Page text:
Surveillance programme for the species in the “Habitat” directive in Luxembourg (2013- 2015)

Past project


In Luxembourg, there is a great lack of long-term temporal series that outline the distribution, abundance and evolution of species and habitats throughout the country. Having recognized this shortfall, the Ministry for Sustainable Development and Infrastructures has included, in its National Nature Protection Plan, the priority set-up of a biodiversity surveillance and monitoring programme in Luxembourg. The BIOMONITOR and MOBIOLUX projects, carried out from 2008 to 2010, provided the methods and field instructions needed for this programme’s implementation. The BIODIV I and BIODIV IIB project carried out at the CRP - Gabriel Lippmann in 2010-2013 targeted the implementation of surveillance modules in order to assess the conservation status of the various species of the “Habitats” directive present in Luxembourg.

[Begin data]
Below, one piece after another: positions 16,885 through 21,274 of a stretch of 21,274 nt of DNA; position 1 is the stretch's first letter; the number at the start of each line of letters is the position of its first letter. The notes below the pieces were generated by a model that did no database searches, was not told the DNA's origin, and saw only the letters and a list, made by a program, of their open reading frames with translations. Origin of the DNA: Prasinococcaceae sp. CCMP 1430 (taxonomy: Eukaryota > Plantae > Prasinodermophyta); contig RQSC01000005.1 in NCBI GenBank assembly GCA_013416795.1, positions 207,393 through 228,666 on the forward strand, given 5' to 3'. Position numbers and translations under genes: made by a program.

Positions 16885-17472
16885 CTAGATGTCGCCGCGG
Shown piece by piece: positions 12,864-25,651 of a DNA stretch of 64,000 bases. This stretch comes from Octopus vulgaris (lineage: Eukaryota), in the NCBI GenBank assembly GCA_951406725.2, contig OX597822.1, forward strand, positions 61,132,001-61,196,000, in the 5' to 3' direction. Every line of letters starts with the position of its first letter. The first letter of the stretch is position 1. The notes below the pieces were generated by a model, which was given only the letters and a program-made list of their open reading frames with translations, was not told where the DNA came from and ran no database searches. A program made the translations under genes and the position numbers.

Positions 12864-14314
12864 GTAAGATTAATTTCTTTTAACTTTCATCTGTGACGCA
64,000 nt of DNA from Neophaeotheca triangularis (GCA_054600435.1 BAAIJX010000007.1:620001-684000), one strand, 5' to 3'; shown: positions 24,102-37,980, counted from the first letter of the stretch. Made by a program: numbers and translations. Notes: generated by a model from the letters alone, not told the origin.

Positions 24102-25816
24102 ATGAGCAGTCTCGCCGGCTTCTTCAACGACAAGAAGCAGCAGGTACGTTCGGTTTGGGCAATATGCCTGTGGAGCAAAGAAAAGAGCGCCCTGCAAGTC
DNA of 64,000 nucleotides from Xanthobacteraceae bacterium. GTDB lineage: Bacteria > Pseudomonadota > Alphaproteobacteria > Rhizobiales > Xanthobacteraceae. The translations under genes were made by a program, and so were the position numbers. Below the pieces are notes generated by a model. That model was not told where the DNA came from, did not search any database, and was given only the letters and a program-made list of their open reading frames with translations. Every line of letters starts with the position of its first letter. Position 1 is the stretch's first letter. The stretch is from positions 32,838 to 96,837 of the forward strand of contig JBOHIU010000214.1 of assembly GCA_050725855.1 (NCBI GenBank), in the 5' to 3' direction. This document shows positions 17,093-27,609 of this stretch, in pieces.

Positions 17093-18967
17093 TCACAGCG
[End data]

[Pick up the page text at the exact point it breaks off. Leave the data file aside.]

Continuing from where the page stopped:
As such, these projects made it possible to satisfy the European Commission’s reporting requirements under article 17 of this directive for the 2007-2012 period. The objective of the BIODIV IIIA is to continue the surveillance programmes implemented during the previous project in order to satisfy the same requirements for the 2013-2018 period.


After the BIODIV IIB project, in 2013 the BIODIV IIIA project concentrated on gathering data within the framework of the surveillance programme for the species included in the “Habitats” directive. Field inventories were initiated or continued for various taxonomic groups or for certain target species of non-vascular plants and animals such as butterflies, dragonflies, amphibians, reptiles and mammals. The development of online data coding systems was also continued in 2013. As the implementation of this surveillance programme began in 2010 with the objective of documenting the long-term evolution of the state of biodiversity conservation across the country, it would be premature to put forward quantified trends at this time.

The BIODIV IIIA project serves to collect tens of thousands of data elements that document the distribution and abundance of many species across Luxembourg. The data could be exploited at a later time, as part of research projects related to biodiversity.

Research domains
  • Environment

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